Maturation inhibitor shows anti-HIV activity in single dose pilot study
Graham McKerrow, HIV i-Base
A phase I trial of PA-457, the first of a new class of antiviral drugs, demonstrated that single, oral doses show dose-related antiviral activity, and were safe and well tolerated. PA-457 retained activity in two patients with extensive resistance mutations.
PA-457 is the first of a new class of drugs called maturation inhibitors, which block the conversion of the HIV-1 capsid precursor CA-SP1 (p25) to mature capsid protein (p24) resulting in the release of non-infectious virus particles. It has been shown to potently inhibit the HIV-1 replication, including strains resistant to currently prescribed drugs and is highly active in the SCID mouse model.
This American-German, double-blind, placebo-controlled study assessed the antiviral response and pharmacokinetics of PA-457 following a single, oral dose. 24 HIV positive patients with CD4 counts >200 cells/mm3 and plasma viral load of 5,000 to 250,000 copies/mL were divided into 4 groups of 6 people and each group was given a different single, oral dose: placebo, or 75 mg, 150 mg, or 250 mg of PA-457.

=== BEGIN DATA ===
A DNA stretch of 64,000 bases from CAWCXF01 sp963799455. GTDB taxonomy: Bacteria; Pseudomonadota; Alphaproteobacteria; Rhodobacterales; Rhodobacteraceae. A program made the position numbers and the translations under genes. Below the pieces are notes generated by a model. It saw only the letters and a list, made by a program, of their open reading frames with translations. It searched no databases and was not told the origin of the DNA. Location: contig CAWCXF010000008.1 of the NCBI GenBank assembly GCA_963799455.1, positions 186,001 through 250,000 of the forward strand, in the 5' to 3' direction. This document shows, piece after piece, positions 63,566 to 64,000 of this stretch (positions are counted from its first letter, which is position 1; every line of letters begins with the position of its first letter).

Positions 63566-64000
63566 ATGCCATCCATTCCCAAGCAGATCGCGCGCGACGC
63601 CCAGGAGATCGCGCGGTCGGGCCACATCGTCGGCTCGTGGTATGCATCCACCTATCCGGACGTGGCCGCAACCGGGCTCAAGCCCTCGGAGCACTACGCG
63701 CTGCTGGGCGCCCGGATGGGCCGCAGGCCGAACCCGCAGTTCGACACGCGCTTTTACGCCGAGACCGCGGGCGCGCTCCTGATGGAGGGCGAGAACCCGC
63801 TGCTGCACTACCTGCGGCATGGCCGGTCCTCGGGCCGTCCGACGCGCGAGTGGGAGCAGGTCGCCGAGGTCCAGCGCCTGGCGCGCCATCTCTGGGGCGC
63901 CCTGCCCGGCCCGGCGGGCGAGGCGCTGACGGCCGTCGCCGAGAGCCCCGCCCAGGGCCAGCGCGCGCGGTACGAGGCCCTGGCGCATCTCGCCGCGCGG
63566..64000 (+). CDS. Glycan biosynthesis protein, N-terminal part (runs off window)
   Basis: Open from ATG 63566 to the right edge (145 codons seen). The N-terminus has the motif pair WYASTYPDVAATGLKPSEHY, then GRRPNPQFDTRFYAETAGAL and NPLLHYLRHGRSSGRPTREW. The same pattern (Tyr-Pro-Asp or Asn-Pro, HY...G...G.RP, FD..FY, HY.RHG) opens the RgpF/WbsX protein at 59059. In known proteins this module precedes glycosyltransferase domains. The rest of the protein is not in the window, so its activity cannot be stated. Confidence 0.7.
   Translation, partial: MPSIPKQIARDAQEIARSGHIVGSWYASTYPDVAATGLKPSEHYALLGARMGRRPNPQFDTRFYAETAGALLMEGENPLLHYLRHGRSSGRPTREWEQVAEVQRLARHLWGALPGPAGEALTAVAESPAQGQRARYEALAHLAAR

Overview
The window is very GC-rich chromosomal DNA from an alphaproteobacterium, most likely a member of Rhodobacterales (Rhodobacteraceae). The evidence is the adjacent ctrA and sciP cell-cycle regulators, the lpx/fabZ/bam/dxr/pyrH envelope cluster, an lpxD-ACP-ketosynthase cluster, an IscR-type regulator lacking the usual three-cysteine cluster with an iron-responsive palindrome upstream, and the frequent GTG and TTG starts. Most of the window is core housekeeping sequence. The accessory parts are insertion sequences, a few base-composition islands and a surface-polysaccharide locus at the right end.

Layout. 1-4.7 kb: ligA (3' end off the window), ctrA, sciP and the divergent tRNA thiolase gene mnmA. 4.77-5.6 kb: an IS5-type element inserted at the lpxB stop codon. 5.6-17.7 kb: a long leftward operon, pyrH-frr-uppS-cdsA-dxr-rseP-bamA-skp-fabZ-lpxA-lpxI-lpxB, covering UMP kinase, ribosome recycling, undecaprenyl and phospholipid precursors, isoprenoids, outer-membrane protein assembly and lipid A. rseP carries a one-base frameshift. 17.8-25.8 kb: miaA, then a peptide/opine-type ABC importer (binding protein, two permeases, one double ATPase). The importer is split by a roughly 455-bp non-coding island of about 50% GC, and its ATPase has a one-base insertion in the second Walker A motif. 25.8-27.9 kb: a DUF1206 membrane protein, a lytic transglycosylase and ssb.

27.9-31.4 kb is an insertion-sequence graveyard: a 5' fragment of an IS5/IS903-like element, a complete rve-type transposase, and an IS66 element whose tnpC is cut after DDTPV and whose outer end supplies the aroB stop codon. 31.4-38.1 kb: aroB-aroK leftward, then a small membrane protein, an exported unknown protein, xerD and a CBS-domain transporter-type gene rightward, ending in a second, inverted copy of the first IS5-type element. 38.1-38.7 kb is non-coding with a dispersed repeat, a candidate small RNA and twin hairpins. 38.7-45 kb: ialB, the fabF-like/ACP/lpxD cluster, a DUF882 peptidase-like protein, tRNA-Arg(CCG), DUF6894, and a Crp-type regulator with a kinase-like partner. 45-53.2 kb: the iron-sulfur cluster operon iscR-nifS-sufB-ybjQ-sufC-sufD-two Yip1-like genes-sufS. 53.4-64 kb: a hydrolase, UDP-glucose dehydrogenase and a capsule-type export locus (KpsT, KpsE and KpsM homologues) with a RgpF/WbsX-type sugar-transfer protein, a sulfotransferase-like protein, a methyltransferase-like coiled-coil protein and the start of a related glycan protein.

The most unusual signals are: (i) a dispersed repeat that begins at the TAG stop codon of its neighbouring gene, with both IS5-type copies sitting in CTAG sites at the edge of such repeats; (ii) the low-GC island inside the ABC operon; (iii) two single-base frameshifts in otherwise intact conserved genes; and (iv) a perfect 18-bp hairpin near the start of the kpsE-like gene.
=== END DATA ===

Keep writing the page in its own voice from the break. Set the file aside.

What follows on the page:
Data from 16 patients (4 in each group) were available for report at CROI. All doses were safe and well tolerated with no drug related adverse events. There were reductions in mean viral load in all three groups compared to the placebo group which was sustained for more than 10 days in the higher dose groups.
Median maximum viral load reduction for each treatment group showed a dose-dependent relationship of –0.17 log, –0.27 log, –0.45 log and –0.51 log in the placebo, 75mg, 150mg and 250mg groups respectively (p < 0.05).
Preexisting mutations in one patient with 210W, 103N, 181C, 77I, and 90M in the 250mg group produced a –0.73 log reduction. Another subject with 184V, 103N, 10I, and 77I in the 150mg group had a –0.53 log reduction.
Martin D, Jacobson J, Schurmann D et al. PA-457, the first-in-class maturation inhibitor, exhibits antiviral activity following a single oral dose in HIV-1-infected patients. 12th CROI, Boston, 2005.